As we’ve grown up, our social lives have evolved.
It’s the social norm that we all like to say, “I’m not as bad as everyone else” and “I have friends.”
And so, for us, it feels natural to say the same thing in friendship end, end friendship.
But this doesn’t seem to make sense.
After all, the social consensus seems to be that, in a sense, we all feel better if we’re all just friends.
So what’s going on here?
Are people actually saying these end friendship end?
Or are they just saying it to get people to talk to them?
A new study has found that when people say, friends end, they’re actually saying something that is more or less true.
In a series of experiments conducted by the University of Michigan’s Linn University, the researchers wanted to see if the more positive the sentiment was, the more people were able to reciprocate, or if the less positive the emotion was, people weren’t really willing to talk about their feelings.
“I think that when you have something that’s positive, it might be more natural to get a lot of people to share your feelings,” said Dr. Jessica A. Stelzer, a social psychologist at Linn who was not involved in the study.
To find out if this was true, the scientists invited people to imagine a situation in which they were friends and said, “We’re friends, but I’m a little bit stressed about something.”
The participants were then asked to imagine an imaginary friend who wanted to be their friend.
They were then told to say that their friend was a “friend” and they could say, as a friend, “Let’s talk about it.”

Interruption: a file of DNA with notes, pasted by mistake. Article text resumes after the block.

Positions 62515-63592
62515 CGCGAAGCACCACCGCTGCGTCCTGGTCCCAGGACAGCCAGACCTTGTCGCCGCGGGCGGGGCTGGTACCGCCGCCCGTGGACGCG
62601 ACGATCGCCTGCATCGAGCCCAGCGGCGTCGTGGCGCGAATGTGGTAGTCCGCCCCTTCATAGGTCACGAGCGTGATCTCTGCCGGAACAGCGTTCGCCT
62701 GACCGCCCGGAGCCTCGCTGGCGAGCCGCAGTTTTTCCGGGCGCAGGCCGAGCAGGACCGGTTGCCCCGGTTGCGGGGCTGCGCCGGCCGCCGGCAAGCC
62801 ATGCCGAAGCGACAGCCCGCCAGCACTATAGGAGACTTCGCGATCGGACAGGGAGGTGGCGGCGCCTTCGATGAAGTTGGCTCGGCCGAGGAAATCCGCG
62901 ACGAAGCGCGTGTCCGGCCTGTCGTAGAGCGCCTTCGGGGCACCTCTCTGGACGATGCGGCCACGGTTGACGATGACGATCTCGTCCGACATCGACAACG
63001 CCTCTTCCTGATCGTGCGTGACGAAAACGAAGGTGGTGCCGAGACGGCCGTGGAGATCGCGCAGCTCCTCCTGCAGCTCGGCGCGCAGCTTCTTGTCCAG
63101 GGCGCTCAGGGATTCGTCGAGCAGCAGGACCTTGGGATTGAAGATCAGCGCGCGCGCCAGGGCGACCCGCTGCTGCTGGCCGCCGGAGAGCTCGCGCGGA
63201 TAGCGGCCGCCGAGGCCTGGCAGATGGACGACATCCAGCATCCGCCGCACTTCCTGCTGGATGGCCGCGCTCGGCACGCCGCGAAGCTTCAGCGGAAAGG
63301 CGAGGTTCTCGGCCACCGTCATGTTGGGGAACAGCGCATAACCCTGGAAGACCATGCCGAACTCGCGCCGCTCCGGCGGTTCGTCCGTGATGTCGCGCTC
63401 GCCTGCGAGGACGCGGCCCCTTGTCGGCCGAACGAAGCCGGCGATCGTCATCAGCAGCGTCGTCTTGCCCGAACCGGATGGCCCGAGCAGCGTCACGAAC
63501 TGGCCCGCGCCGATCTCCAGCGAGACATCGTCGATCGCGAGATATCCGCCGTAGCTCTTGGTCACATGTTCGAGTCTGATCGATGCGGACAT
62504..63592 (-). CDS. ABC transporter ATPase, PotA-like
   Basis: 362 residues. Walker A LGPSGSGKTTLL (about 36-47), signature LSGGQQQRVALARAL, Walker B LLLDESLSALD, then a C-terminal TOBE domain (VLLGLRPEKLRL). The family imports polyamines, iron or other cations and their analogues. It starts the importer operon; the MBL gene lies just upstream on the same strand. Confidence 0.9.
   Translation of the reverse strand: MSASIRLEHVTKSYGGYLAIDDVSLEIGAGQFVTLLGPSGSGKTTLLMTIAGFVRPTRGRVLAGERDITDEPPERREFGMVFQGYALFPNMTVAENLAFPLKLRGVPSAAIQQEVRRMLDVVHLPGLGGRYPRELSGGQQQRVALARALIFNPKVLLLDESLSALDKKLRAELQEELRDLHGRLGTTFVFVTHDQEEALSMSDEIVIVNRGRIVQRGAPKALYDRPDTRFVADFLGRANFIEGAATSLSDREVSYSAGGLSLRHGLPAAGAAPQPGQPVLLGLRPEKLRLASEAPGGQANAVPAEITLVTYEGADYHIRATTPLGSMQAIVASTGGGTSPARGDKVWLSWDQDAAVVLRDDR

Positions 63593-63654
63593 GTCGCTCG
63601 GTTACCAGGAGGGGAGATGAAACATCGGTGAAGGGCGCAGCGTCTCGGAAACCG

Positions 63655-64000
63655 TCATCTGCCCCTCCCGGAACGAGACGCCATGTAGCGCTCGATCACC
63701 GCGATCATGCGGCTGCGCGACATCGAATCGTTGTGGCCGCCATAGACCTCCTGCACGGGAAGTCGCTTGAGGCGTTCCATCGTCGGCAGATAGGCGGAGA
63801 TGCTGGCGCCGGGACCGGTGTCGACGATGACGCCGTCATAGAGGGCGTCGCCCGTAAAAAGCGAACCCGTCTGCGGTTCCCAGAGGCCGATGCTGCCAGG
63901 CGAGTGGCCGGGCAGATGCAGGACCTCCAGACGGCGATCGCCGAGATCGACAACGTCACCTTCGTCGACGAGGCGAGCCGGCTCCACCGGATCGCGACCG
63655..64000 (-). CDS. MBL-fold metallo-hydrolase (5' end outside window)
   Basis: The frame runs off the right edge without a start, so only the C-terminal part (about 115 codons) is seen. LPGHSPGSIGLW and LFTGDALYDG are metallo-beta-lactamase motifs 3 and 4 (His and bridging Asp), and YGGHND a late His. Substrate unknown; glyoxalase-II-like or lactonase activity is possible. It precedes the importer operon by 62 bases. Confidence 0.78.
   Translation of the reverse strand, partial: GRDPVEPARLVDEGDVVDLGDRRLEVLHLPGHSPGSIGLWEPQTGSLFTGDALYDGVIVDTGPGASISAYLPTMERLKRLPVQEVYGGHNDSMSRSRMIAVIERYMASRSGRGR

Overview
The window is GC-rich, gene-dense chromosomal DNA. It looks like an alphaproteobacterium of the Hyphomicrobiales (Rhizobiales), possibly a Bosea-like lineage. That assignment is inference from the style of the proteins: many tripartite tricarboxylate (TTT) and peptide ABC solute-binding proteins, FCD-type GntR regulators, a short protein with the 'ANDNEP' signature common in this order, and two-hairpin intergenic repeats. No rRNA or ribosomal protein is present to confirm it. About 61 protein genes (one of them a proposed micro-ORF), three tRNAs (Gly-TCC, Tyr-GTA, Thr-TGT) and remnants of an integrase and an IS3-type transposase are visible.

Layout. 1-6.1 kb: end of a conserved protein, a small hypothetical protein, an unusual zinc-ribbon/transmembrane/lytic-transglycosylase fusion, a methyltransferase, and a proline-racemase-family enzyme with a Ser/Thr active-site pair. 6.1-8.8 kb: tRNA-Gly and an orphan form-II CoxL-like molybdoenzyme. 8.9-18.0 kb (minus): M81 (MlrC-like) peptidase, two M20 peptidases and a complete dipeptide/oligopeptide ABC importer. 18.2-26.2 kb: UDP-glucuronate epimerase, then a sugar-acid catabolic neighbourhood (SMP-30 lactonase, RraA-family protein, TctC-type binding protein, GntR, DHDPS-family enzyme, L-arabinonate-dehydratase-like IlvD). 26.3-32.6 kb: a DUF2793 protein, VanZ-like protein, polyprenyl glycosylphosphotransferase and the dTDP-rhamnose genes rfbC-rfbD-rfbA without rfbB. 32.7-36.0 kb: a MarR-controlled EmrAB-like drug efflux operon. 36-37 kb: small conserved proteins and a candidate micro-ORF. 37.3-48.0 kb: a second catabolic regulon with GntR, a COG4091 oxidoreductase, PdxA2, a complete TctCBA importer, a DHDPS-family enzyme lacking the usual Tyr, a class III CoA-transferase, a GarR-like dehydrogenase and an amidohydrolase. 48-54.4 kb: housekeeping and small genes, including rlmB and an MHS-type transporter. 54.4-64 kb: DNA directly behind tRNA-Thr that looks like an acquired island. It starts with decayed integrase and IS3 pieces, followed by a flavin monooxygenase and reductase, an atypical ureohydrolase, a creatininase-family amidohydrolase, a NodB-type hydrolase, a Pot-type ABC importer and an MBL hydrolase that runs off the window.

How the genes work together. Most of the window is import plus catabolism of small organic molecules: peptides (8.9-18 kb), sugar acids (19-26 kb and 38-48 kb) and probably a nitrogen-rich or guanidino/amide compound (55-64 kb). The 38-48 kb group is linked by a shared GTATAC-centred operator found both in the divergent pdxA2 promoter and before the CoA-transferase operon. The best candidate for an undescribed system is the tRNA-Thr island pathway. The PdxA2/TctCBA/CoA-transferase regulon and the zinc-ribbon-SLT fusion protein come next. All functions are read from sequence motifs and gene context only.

The more positive that emotion was in the story, the fewer people were willing to say it.
“People who were feeling very positive felt that they needed to say things like, ‘I’m sorry about that,'” Dr. Stellzer said.
“And they really, really wanted to say this.
They felt like, Oh, I can’t just say that.
I need to make it real.”
The researchers were surprised to find that when the friend was positive, they were actually more willing to be honest.
In other words, when the emotions were positive, the less they were willing, they felt they had to be more specific.
But when the emotion wasn’t positive, people were actually willing to just say it, “No problem.”
“If you’ve ever said something that was negative to somebody, you know, you’re really not trying to be a good friend,” Dr. Slesinger said.
In the study, participants were told that they were getting to be friends and that their friends wanted to talk, and then they were given the scenario of a friend who was stressed about his friends death.
The results of the experiment showed that people were much more willing when they were being told that their emotional reaction to a friend’s death was positive than negative.
But, when they told the story of a depressed friend who had been telling him all the time about how his friends loved him, people felt like they had a moral obligation to keep their emotions in check.
Another thing that was interesting was that when participants were asked to say if their friend wanted to end friendship, the feelings of self-loathing and self-deprecation were higher than when they had told the same story to their friends.
“What I think is interesting about this is that, to the extent that people are telling these end-friend end, it’s not about the emotional quality of their feelings,” Dr Stelz said.
It’s a bit of a stretch to say they are saying it because it makes them feel better, but the researchers speculate that these are things that can be learned.
There’s a theory out there that we have a social construct that says, you should be happy.
And we’re going to spend our whole lives being happy, and people will eventually be the happiest.
So maybe that’s why we’re the happiest people in the world, but maybe it’s because we have this built-in social construct of what’s good for us and what’s not good for people.
So what do you think?
Are we actually saying the end of friendship end or just being friends?
And what about the end friendship?
What do you do with your friendship end gifts?
Share them in the comments below!